Something would be seriously wrong, I thought further, if Ken Harrow, a vieux routier of Africa, encountered an African proverb and didn’t find it funny. After all, he got to Africa before me and has never really left. I thought he had forgotten his own African insiderhood, earned over decades of meticulous and thorough scholarly labour in the cultural vineyards of the continent. Ken, it should be obvious to you why you laughed, why you found that joke funny, I thought, as I made a mental note of waiting for an inspired moment to pen a follow-up essay – this essay – in his honour.
To consecrate the dedication of the essay, Pius sought the precise location of difference that would enable the crossing of one gene of humor to another to be enabled. However, like Eshu, he discovered that his center was precisely neither here nor there, there being, perhaps, nothing to enable an objective global consciousness to deploy a gps signal. Instead, global subjectivity, placed within the local simultaneously with the macroworld of indefinite space, came to inform his discovery, one as old as Walcott. Pius’s bedbug, the little critter that bites the ass of power, where humor can be located:
Beyond the earned cultural insiderhood which would open up Nigerian, nay African humour to an Africanist vieux routier like Ken, making him laugh at the joke about a Nigerian policeman and the politics of “change collection” in the postcolonial atmospherics of the checkpoint, there are contact zones and meeting points of the collectively human which, in hindsight, my initial essay, focused on cultural particulars, does not adequately address. As culturally hermetic as humour is, such sites, zones, and spaces of the universally human offer many opportunities for her to cross borders without passport and visa requirements.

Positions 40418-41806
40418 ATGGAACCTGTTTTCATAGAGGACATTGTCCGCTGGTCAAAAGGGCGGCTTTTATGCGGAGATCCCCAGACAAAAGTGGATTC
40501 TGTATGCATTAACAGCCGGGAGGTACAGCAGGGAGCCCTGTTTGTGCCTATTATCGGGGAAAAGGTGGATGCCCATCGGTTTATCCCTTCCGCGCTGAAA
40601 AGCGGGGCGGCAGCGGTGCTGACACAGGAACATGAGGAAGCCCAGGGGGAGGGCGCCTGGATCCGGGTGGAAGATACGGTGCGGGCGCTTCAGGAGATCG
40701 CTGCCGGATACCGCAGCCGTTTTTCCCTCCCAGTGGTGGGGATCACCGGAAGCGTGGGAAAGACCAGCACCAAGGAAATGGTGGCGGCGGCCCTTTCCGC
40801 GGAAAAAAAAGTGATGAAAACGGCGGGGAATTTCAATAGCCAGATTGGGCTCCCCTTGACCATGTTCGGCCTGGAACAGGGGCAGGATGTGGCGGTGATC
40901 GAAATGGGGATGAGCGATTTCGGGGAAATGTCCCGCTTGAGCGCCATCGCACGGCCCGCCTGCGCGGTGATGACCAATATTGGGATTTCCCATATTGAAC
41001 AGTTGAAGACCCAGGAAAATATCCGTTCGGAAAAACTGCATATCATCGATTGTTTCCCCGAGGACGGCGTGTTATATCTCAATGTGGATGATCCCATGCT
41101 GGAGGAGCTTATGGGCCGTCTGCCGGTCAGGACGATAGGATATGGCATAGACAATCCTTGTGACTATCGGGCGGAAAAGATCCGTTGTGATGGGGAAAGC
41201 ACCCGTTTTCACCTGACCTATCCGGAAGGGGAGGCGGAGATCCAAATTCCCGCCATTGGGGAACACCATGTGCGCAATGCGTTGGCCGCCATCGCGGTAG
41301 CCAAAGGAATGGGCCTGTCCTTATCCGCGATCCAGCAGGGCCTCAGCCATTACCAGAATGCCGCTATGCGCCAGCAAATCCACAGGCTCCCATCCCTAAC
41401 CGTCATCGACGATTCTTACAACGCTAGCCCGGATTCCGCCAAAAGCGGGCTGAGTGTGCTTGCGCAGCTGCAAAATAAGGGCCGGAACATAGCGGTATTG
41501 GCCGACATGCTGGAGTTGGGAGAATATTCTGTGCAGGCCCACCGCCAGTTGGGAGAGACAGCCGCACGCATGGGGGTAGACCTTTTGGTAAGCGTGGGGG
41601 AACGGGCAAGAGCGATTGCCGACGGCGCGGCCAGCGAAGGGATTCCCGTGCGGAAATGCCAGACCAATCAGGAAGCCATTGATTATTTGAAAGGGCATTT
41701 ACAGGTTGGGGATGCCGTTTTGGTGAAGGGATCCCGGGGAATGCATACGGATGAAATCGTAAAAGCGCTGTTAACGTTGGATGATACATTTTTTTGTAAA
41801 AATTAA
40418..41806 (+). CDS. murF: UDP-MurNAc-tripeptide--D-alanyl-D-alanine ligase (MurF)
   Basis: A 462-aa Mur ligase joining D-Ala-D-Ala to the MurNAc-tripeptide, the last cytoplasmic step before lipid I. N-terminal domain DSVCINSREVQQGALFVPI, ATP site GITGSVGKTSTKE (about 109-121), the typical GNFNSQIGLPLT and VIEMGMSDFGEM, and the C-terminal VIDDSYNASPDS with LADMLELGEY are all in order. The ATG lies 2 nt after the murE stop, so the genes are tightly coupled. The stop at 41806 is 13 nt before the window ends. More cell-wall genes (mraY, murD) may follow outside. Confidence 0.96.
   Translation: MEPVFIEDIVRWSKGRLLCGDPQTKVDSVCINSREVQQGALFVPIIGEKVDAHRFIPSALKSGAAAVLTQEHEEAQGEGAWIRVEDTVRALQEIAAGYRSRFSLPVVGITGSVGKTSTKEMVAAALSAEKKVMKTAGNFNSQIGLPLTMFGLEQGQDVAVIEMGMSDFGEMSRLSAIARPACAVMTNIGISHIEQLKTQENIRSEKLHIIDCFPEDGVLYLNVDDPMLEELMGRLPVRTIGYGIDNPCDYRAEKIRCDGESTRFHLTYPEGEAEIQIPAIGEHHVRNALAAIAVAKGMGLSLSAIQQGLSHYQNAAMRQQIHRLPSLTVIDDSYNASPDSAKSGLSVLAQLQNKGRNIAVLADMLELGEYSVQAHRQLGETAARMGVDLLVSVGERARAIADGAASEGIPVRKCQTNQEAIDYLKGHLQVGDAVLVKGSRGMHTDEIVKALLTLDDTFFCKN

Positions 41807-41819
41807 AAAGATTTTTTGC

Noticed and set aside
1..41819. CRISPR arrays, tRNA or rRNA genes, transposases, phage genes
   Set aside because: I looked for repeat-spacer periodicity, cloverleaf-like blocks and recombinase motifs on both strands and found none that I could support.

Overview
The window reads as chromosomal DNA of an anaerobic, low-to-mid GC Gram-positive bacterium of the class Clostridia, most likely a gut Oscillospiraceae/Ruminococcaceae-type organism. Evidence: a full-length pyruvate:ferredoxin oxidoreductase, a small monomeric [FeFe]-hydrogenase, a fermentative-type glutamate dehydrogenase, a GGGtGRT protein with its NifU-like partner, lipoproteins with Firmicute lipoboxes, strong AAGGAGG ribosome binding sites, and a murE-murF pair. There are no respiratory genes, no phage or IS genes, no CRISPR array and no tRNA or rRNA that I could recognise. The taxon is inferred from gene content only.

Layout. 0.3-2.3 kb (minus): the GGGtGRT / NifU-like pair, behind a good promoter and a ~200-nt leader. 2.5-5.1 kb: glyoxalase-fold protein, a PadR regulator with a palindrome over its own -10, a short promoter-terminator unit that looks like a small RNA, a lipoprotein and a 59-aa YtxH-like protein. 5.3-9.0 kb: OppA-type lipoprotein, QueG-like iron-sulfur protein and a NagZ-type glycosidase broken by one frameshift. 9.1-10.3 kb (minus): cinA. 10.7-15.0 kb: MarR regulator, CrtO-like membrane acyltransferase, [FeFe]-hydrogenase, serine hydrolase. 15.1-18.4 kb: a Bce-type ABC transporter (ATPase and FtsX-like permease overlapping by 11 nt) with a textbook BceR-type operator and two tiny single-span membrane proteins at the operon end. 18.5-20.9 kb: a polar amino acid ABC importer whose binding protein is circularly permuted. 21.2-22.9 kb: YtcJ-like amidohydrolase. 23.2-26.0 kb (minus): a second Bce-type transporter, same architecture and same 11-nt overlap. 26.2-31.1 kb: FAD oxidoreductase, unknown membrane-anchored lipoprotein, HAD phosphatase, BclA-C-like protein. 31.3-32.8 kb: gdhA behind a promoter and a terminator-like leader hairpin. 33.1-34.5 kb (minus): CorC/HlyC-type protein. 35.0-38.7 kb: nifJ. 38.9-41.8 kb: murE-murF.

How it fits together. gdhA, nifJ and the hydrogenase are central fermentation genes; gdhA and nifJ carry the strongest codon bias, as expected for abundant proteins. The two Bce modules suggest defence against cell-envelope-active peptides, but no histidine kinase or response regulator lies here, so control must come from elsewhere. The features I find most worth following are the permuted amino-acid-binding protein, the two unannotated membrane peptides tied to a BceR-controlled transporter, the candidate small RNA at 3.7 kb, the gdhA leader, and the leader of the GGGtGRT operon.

And it is there, in that space above the ground, in the palm tree where the tapper is working in early dawn, at the crossroads where Soyinka finds the traveler, like the cock, impaled; at the conjuncture of cellphone and palmwine that the figure appears to our essayist. For Walcott it was the bedbug, of course, fitting for the satires of Martial, Juvenal, and Pope, whom he invokes in his “The Spoiler’s Return.” Pius’s bedbug, the little critter that bites the ass of power, is the bottle. Spirits of inebriation spurt forth as every conceivable trope of the bottle is invoked, from Tom Paxton (Bottle of wine, fruit of the vine/ When you gonna let me get sober), to Kollington Ayinla:
A f’owo mu oti ki ku s’ode
Gere gere, ng o dele mi o
(He who pays for his own booze
Is not condemned to the outdoors
Somehow, I’ll stagger drunkenly all the way home).